Development of Swelling-Rate-Controllable Particle Gels to Enhance CO2 Flooding Sweep Efficiency and Storage Efficiency Email Page
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Performer: Missouri Univ. of Science and Tech. (Miner Circle)
Figure 1: Schematic illustration of synthesis of<br/>nano-particle gels in supercritical CO<sub>2</sub>.
Figure 1: Schematic illustration of synthesis of
nano-particle gels in supercritical CO2.
Website: University of Missouri System
Award Number: FE0024558
Project Duration: 06/15/2015 – 09/30/2018
Total Award Value: $1,240,396
DOE Share: $990,575
Performer Share: $249,821
Technology Area: Storage Infrastructure
Key Technology:
Location: Rolla, Missouri

Project Description

The overall objective of this project is to develop particle-based gel technology that can be used to enhance CO2 sweep efficiency and thus to improve CO2 storage in oil reservoirs. Sweep efficiency describes the fraction of the pattern area of an oil field from which reservoir fluid is displaced by the injected CO2. Specifically, novel environmental-friendly and temperature-responding preformed particle gels with particle sizes ranging from nanometer level to a few millimeters are being synthesized and evaluated relative to how they can enhance sweep efficiency (Figure 1). Criteria of reservoir selection as well as injection time is being optimized for improving flooding efficiency and CO2 storage.

Project Benefits

The project is providing a novel technology that can be used to solve the low sweeping efficiency and low CO2 storage issue in CO2 flooding reservoirs. Advantages of this technology include: (1) the particle gels under development are environmentally friendly, swelling rate controllable, and can resist CO2 acid for long periods of time; (2) Millimeter‐sized particles can only penetrate into fractures, and fracture‐like channels, which can minimize the damage of gels on unswept reservoirs; (3) Nano‐particles are hydrophilic and nano-sized when they are injected and can be delivered by supercritical CO2 to the reservoir. In the reservoir, they can swell tens to hundreds of times their size for a designed period to plug high permeability zones in the depth of a reservoir. The injected CO2 can then be diverted into low permeability zones to improve oil recovery.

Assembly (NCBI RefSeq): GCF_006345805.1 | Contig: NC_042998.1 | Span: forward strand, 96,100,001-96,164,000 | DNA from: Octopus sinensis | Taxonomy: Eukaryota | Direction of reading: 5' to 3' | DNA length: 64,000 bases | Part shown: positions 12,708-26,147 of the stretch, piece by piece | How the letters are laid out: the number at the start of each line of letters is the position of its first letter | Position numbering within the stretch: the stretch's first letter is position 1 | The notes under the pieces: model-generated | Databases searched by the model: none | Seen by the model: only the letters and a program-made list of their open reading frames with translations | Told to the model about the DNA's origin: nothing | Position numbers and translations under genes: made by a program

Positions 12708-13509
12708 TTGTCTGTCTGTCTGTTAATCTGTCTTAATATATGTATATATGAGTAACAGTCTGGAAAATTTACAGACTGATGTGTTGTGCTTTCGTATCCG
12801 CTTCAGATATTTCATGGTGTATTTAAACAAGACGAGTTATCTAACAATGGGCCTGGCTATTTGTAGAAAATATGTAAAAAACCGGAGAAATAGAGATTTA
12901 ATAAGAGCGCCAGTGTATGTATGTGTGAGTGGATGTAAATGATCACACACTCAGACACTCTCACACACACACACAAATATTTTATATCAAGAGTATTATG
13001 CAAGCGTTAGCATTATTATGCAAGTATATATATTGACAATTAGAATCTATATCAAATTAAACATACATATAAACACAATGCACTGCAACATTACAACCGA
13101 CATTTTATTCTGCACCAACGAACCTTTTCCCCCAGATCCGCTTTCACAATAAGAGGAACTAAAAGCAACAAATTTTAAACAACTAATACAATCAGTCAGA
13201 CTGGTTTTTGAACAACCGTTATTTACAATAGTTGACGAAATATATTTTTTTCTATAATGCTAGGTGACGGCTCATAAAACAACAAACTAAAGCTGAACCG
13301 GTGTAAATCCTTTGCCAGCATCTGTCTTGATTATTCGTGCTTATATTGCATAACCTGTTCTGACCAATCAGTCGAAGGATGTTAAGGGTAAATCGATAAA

Contact Information

Federal Project Manager Mary Rice: mary.rice@netl.doe.gov
Technology Manager Traci Rodosta: traci.rodosta@netl.doe.gov
Principal Investigator Dr. Baojun Bai: baib@mst.edu

 

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